Bush, Putin Call for Halt in Middle East Violence
Peter Baker and Peter Finn, The Washington Post:
President Bush and Russian President Vladimir Putin presented a united front Saturday in calling for a halt to violence in the Middle East, but their public show of solidarity barely masked a series of edgy disagreements over democracy, trade and Iran.
Meeting separately before other leaders arrived for the Group of Eight summit, Bush and Putin agreed that fighting in Israel and Lebanon poses a grave danger but not on how to stop it. Bush failed to win Putin's support for sanctions against Iran's nuclear program. And round-the-clock talks to admit Russia into the World Trade Organization broke without a deal. READ MORE
The undercurrent of tension became evident by the end of a polite but reserved joint news conference. Despite pressure at home and abroad, Bush went out of his way to avoid publicly criticizing Putin for stifling internal dissent, saying he did not want to lecture Russia. His only public comments on Russian democracy were to express understanding for Putin's viewpoint on the subject and to delicately nudge him to expand freedom.
"I talked about my desire to promote institutional change in parts of the world like Iraq, where there's a free press and free religion," Bush said, "and I told him that a lot of people in our country would hope that Russia would do the same thing."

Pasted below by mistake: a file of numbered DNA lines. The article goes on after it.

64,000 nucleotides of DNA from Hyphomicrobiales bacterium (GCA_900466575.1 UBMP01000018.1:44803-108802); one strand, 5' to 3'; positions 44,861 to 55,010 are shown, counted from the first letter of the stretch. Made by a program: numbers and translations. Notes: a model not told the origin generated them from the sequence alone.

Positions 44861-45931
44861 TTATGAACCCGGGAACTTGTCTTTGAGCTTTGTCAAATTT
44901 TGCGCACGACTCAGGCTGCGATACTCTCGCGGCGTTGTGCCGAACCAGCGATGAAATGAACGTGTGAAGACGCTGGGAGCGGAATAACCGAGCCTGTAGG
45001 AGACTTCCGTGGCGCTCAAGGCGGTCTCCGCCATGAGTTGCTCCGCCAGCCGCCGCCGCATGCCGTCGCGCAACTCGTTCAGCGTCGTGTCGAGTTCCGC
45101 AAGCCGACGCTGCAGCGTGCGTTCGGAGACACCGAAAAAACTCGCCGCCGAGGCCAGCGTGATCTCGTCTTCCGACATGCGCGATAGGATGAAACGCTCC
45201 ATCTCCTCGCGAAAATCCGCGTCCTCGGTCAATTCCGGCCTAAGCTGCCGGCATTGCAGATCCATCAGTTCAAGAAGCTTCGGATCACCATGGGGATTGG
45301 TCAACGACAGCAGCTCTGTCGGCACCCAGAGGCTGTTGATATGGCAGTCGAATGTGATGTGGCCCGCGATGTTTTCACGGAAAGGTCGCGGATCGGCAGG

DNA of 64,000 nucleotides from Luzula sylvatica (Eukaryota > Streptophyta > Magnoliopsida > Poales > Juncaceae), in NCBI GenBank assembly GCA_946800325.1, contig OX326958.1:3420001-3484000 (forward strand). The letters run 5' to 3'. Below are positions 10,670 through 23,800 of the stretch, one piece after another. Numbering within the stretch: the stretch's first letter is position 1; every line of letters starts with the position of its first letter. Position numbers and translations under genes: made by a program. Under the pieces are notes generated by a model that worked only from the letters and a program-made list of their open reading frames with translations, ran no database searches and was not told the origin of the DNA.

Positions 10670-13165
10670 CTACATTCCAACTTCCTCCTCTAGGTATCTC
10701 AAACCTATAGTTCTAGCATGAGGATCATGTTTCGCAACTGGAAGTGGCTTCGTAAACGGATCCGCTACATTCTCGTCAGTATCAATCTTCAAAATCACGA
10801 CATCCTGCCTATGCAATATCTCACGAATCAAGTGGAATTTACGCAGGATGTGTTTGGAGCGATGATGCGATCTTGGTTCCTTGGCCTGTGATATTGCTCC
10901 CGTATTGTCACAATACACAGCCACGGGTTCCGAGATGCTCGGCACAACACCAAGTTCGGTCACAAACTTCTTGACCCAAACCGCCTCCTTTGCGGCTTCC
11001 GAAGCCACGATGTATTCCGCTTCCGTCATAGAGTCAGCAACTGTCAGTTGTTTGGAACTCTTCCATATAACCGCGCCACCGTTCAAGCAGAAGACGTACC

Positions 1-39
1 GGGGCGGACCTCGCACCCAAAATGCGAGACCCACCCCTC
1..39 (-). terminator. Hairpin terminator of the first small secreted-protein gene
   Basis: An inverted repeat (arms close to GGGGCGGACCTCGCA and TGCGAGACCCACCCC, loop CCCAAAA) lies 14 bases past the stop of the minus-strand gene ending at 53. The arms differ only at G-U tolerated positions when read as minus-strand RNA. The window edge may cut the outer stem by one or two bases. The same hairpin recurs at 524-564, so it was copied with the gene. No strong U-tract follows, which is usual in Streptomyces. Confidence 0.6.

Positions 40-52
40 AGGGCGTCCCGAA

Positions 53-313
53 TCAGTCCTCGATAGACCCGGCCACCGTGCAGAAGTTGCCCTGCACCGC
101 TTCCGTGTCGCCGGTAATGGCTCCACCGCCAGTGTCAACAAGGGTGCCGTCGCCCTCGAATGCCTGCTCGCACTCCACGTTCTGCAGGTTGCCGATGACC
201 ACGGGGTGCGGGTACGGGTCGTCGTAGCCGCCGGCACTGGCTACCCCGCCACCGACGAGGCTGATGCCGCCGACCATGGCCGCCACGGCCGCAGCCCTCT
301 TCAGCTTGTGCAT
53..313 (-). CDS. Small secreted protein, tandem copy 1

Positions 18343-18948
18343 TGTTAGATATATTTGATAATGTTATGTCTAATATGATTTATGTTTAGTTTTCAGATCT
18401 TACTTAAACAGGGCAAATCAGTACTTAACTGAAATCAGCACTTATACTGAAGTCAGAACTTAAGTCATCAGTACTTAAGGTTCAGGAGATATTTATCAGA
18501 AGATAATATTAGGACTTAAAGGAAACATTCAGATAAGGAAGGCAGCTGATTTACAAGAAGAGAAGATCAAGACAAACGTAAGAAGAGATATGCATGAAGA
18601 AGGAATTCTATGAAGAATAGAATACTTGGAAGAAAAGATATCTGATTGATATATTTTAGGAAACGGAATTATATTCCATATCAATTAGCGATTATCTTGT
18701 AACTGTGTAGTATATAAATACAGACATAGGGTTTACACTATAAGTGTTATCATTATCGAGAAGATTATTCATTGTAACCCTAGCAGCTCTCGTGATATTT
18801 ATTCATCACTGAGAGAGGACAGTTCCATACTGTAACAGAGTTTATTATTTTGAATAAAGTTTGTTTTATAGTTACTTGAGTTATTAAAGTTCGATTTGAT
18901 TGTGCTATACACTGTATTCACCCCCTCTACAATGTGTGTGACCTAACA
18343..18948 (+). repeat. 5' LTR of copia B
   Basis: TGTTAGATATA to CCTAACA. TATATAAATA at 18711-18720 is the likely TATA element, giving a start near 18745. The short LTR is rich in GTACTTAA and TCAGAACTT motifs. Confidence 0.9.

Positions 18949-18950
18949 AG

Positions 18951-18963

Putin seized on that remark. "We certainly would not want to have the same kind of democracy as they have in Iraq, I will tell you quite honestly," he said, provoking laughter from the Russian side.
Bush seemed caught off guard. "Just wait," he replied softly, maintaining a strained smile.
The Putin jibe highlighted what has been perhaps Bush's most anticipated meeting with a foreign leader all year, a meeting that focused worldwide attention on the state of Russia nearly 15 years after the collapse of the Soviet Union. As Russia hosts its first G-8 summit, it is showcasing its economic and diplomatic resurgence but critics said it should not lead a group of democracies when the Kremlin has taken over independent television, imprisoned political opponents, eliminated election of governors and restricted opposition parties.
The situation led to months of heated debate in Washington and European capitals. Bush brushed off calls to boycott the summit and had Vice President Cheney express U.S. concerns about Russian democracy in a tough speech two months ago, then resolved to be a good guest this weekend.